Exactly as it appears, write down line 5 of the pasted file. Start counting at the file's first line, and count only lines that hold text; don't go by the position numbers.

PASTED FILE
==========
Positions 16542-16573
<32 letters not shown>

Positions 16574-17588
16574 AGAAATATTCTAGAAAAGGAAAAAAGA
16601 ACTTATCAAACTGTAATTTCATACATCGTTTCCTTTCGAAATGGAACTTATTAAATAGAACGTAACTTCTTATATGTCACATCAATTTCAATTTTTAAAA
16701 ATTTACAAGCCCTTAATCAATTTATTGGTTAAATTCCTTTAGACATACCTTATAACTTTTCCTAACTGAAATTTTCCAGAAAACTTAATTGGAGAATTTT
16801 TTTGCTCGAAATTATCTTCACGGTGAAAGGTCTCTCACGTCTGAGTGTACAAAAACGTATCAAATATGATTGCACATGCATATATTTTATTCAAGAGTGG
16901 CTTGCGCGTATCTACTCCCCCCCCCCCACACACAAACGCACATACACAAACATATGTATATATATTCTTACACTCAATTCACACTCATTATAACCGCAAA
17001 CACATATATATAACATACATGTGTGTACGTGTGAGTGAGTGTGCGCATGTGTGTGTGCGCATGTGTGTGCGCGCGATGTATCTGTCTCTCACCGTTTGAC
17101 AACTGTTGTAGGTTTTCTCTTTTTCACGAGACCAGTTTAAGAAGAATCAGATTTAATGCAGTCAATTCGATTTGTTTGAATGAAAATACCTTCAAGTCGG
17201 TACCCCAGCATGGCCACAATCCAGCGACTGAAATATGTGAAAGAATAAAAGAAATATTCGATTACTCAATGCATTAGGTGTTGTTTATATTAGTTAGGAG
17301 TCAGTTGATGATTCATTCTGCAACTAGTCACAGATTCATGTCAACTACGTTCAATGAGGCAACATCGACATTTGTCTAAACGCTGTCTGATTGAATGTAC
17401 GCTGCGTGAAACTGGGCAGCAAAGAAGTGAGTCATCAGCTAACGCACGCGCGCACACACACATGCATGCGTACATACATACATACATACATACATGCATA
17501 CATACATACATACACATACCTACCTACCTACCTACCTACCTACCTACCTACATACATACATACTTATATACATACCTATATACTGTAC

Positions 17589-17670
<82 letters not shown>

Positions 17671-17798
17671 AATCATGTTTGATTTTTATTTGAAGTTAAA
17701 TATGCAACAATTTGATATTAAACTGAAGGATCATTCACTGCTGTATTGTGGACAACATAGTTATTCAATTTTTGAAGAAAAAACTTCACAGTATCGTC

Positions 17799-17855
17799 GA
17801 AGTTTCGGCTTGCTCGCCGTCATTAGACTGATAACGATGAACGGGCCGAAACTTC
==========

16601 ACTTATCAAACTGTAATTTCATACATCGTTTCCTTTCGAAATGGAACTTATTAAATAGAACGTAACTTCTTATATGTCACATCAATTTCAATTTTTAAAA